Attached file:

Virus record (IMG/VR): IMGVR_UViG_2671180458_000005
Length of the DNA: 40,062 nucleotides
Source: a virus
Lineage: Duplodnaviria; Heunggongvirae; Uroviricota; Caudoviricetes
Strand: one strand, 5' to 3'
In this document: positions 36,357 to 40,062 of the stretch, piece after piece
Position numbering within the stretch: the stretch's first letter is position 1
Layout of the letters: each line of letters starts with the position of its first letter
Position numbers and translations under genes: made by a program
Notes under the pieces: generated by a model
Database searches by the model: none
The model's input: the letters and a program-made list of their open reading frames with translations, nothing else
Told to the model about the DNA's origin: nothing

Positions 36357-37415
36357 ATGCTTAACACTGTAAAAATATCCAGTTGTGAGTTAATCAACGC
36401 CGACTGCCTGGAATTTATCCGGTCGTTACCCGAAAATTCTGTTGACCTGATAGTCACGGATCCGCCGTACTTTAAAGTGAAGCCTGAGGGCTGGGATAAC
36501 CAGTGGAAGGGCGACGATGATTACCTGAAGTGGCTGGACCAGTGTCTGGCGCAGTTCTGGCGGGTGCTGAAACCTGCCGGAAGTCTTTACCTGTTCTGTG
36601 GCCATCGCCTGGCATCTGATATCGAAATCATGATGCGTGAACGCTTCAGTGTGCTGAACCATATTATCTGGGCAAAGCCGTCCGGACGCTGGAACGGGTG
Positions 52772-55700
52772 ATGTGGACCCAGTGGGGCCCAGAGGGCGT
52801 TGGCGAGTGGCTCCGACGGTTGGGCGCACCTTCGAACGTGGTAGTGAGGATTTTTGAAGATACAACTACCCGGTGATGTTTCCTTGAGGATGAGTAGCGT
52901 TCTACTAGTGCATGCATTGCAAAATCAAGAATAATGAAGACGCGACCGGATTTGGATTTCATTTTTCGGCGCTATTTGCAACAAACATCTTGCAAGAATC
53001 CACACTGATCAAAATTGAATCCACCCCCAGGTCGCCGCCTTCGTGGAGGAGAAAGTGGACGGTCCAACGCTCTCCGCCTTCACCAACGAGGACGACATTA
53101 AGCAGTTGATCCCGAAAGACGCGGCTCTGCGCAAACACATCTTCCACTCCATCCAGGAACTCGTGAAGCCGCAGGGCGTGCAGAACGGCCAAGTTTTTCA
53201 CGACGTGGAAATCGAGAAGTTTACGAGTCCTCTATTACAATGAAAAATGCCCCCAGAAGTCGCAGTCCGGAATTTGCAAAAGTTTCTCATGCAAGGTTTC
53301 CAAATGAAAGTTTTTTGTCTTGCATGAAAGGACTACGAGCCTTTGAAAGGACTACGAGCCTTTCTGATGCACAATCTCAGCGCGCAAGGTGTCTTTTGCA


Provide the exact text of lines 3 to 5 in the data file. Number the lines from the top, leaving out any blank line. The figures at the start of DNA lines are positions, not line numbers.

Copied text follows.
Source: a virus
Lineage: Duplodnaviria; Heunggongvirae; Uroviricota; Caudoviricetes
Strand: one strand, 5' to 3'